Opera singers, athletes? Those paranoid, overpampered, overweight bags of air who won't go outside for fear of catching a cold, who speak in monosyllables for fear of tiring their voices, who flee the room when someone takes out a cigarette? Dancers, yes, now they could be called athletes. After all, they move around, they even pick people up. But singers?
People speak of a singer's musicality, his subtle phrasing, his feeling for a song. Never do they mention his athletic ability. And even when they speak of a singer's power, they don't usually equate it with physical strength. But the fact is, opera is extremely demanding physically, and a good opera singer must possess many of the same qualities as other good athletes: strength, coordination, stamina. His playing field may be a stage, his uniform a fancy costume and his warmup suit a five-foot scarf, but a singer is, in his way, as much an athlete as Terry Bradshaw or Reggie Jackson.
Several singers have proven their talents in both fields. Paul Robeson, the bass-baritone, was a two-time All-America end at Rutgers and could have gone on to the pros. Baritone Robert Merrill was a star pitcher in high school who played semipro ball to help finance his education. Tenor Franco Corelli was an amateur boxer in Italy and a champion rower, and today he runs two to five miles every morning in Central Park.
Don't misunderstand me. Athletic ability isn't an end in itself in singing any more than in football. The final goal of singing, the product we wish to hear, is good tone well used. However, to produce that tone a certain amount of athletic ability, a certain amount of strength, coordination and stamina is a necessity.
To understand how and why strength is needed in singing, it is first necessary to understand how you sing. Singing, like talking, is the result of air passing through two folds in the throat, commonly called the vocal cords. The air provided by the lungs causes the cords to vibrate, and the result is sound. This sound picks up color and tone by resonating through three cavities in the head: the pharynx, the larynx and the mouth. Volume or power in a voice is increased by increasing the resistance to the air by contracting the upper abdominal muscles. This resistance forces the air through the cords, producing the vibrant, non-breathy tone associated with good singing.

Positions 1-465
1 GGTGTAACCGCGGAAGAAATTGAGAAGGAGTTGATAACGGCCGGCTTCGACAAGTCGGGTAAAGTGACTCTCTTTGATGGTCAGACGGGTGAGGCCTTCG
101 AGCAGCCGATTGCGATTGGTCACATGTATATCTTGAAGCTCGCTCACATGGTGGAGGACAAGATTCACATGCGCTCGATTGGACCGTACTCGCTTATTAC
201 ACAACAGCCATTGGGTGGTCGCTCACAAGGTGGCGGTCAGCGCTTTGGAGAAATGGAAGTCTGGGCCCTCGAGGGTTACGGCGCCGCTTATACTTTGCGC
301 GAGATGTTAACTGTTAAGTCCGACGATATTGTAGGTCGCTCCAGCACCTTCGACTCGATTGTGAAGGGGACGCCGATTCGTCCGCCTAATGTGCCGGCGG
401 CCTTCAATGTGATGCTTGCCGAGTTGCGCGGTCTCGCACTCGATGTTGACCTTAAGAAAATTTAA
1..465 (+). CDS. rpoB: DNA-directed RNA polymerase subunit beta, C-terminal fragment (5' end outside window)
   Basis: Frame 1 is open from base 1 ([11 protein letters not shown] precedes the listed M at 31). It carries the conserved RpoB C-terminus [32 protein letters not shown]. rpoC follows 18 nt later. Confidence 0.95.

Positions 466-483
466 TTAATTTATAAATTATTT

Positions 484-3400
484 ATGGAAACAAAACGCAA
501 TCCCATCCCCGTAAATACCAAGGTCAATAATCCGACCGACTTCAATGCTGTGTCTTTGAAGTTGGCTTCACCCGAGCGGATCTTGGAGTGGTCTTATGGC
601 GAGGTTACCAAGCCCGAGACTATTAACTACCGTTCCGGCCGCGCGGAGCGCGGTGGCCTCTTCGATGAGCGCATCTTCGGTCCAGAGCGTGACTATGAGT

Resistance isn't foreign to athletics. When we run, we depend on the resistance of the ground. When we swim, we push against the resistance of the water. For a singer this resistance is within his own body.
The best singers, the strongest singers, usually are those who have a wide range of notes. Most study seven or eight years before they are ready to sing opera, and many of their exercises consist of a kind of vocal weight lifting designed to strengthen throat and diaphragm. Veteran opera singers often develop big chests and incredibly strong diaphragms. Caruso, it is said, could move a piano by extending his diaphragm.
Luciano Pavarotti is probably the finest tenor now singing. He is certainly the biggest. "To sing you need the strong body of an athlete," he says. "Especially in the diaphragm you need tremendous strength." As a youth in Italy, Pavarotti played soccer. Today he does at least an hour of physical exercise every day.
Sherrill Milnes, who may be the finest baritone, says, "Singing is almost more muscle than musicality." Milnes ran cross-country in high school, and today he works out four to six times a week with a set of pulley weights. Though he is in trim condition, Milnes says, "Even singers who don't look physically fit, and probably aren't for other exercises, have enormous amounts of power, strength, control and discipline, all of which one must have to sing."